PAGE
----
He paces back and forth on the apartment’s balcony. A nervous energy courses through him as he waits restlessly, cracking each of his knuckles to keep his hands busy. 

He can’t be out longer than a few minutes, but it feels like hours before Jack slides the door open, steps out, and slides it back shut behind him. In his hands are two fold-chairs. Before Shawn even steps forward, Jack huffs, “I’ve got it, I’ve got it.”

Shawn darts forward anyway, takes one out of Jack’s hands. “It’s fine.” He unfolds it and plops onto the seat. Laces his fingers. Looks ahead, out towards the upcoming traffic, the streetlights, the nightlife surrounding them. 

He knows how to be brave. Inhale. Exhale. He can do this. 

“I don’t really know how to be a brother,” Shawn confesses. He forces himself to turn his head, to look Jack in the eye, to give as much of himself as he can. “I don’t know what I should be for you or how any of this works. I don’t think I can live up to your expectations, whatever image you had built of me all these years. I don’t want to disappoint you.” 

With the moonlight illuminating Jack’s face, Shawn makes out the concern in his brother’s dark brown eyes, eyes that look so much like his—their—dad that Shawn has to look away.

Jack takes a long time to respond. It should help that Shawn isn’t looking at him, his eyes trained on the night sky as he tries to count the number of stars up above to distract himself. It doesn’t work. Each passing second speeds up Shawn’s heartbeat. The pounding in his chest is so violent he half-expects his heart to burst out.

“You know,” Jack says. Shawn sneaks a glance at him, finds his gaze upturned to the night sky, so Shawn leans back, looks up at the stars, and listens. “When I found out the other day that you’d sent all those letters, I called my mom. I asked her about them. She admitted to hiding them right away, told me that she thought she was doing what was best for me. I’m not proud of it, but I—well, I yelled at her. Screamed, said things I probably shouldn’t. I know she’s always done her best. But that doesn’t mean she’s made the best choices.

“She told me she thought I was too young for it all. To correspond with you, have that piece of my dad with me. I guess she was scared it’d make me want to live with him, leave her, and—gosh, I don’t even know. Maybe you’re right. Maybe she doesn’t think that highly of you, but no reason she could give me would matter. Imagine where we could’ve been right now if she hadn’t done that, you know? I always wanted a brother too. I always had one, but it never really felt like it.”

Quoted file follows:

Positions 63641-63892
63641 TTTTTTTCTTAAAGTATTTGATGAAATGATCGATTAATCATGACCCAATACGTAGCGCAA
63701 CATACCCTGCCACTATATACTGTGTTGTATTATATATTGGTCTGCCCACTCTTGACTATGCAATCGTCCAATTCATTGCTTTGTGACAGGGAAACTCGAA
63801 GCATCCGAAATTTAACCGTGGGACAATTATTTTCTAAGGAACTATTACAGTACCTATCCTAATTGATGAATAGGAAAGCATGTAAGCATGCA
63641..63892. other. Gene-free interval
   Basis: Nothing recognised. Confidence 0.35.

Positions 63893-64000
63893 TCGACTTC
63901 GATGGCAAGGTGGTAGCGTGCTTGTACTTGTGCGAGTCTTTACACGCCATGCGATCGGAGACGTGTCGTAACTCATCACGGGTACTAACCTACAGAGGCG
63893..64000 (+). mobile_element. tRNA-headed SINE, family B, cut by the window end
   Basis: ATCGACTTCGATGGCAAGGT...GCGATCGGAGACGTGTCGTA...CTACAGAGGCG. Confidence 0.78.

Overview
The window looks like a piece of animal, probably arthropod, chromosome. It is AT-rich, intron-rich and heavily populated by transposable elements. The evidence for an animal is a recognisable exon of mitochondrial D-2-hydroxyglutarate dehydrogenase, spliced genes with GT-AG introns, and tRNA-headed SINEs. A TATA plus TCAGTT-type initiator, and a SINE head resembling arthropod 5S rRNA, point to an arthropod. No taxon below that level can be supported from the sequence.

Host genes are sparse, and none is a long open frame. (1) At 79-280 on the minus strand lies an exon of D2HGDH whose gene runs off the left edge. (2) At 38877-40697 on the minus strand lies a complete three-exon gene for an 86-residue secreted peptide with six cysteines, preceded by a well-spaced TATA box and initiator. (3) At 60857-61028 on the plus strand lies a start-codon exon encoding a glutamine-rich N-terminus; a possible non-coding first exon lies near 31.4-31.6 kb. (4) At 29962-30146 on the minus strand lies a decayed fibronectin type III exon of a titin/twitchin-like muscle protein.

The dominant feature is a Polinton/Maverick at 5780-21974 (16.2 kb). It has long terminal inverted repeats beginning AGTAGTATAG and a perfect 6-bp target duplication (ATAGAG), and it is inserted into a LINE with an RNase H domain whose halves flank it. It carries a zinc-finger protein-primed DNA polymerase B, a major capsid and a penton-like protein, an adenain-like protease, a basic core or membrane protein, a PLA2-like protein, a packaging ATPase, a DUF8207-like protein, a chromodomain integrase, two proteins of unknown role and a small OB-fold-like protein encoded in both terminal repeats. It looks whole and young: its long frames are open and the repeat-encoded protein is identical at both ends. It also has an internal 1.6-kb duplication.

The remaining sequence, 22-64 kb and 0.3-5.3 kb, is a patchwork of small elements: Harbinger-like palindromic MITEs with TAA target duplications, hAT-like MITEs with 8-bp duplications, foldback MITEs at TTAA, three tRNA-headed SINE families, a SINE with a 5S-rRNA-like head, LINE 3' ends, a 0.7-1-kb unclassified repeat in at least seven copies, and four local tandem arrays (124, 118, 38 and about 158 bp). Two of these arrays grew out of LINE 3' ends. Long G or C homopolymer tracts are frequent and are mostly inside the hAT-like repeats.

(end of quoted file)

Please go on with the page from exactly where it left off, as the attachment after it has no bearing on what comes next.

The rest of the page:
“Yeah, it never really felt like it,” Shawn echoes. “I get that. And I can get why your mom did it.”

“I told her that I forgave her, but I was still mad. She understood. And then—and then, well, I cried. On the phone. For a while.”

The colour in Shawn’s face drains. “Jack …”

Jack lolls his head to the side, his chin over his shoulder, to look at Shawn. “I don’t want your pity, and I’m not embarrassed okay, men can cry too, and I won’t feel bad about—”

“I was crying less than ten minutes ago on the phone to my friend.”


Shawn stares. “Take a wild guess.”

Even in the dark, the blush that creeps up Jack’s neck is visible. “Oh. Really? You cried? Over me?” His voice cracks, not with emotion. But before he can pry, Jack sighs and buries his face into his hands. “Well. We might as well start our relationship with honesty. I might have been listening to your call?”

Might have?”

“Okay, I was! But not intentionally? I could hear you from the bathroom when I needed to go, and I heard you crying, and then talk about how … how all you ever wanted was to know me. I couldn’t help it, I—I froze. But when you and your friend started doing breathing exercises, I stopped. Honest to god, I stopped. I’m sorry. I shouldn’t have done that.”

“I shouldn’t have gotten mad at you earlier for wanting to know your family.” Shawn shrugs, leaning back into his seat. “We’re even.”

“Guess so. But I have to ask you something.”


“You really think you’re not good enough?” Jack says like it’s a challenge. An unspoken request for Shawn to prove it to him.

Shawn taps his fingers along the edge of his chair. His eyes track the trail of stars above his head, allowing the glitter to calm him down. “You wanna know what it’s like to be Chet Hunter’s son? You wake up enough times, not sure where your dad is, then you get used to him leaving. Starts out a few days at a time, then weeks, months. The longest he left me was a year. Didn’t give me money, food, or even a phone-call to reach him by. I love the man to death. We’ve had good times. But I’m pretty sure I recognize him more when he’s drunk than sober. He doesn’t remember the name of my high school. My birthday’s in June, but he always thinks it’s the 2nd of May.”

“That’s my birthday,” Jack says slowly. 

Shawn laughs, bitterness mixed with awe seeped into the sound. “That’s who I come from. You, you’ve got a mom who calls you every day, a step-dad who taught you how to ride a bike and change a tire or whatever normal dads do. You’re … you’re good. You were raised right, so you’re the right kind of man. I’m—”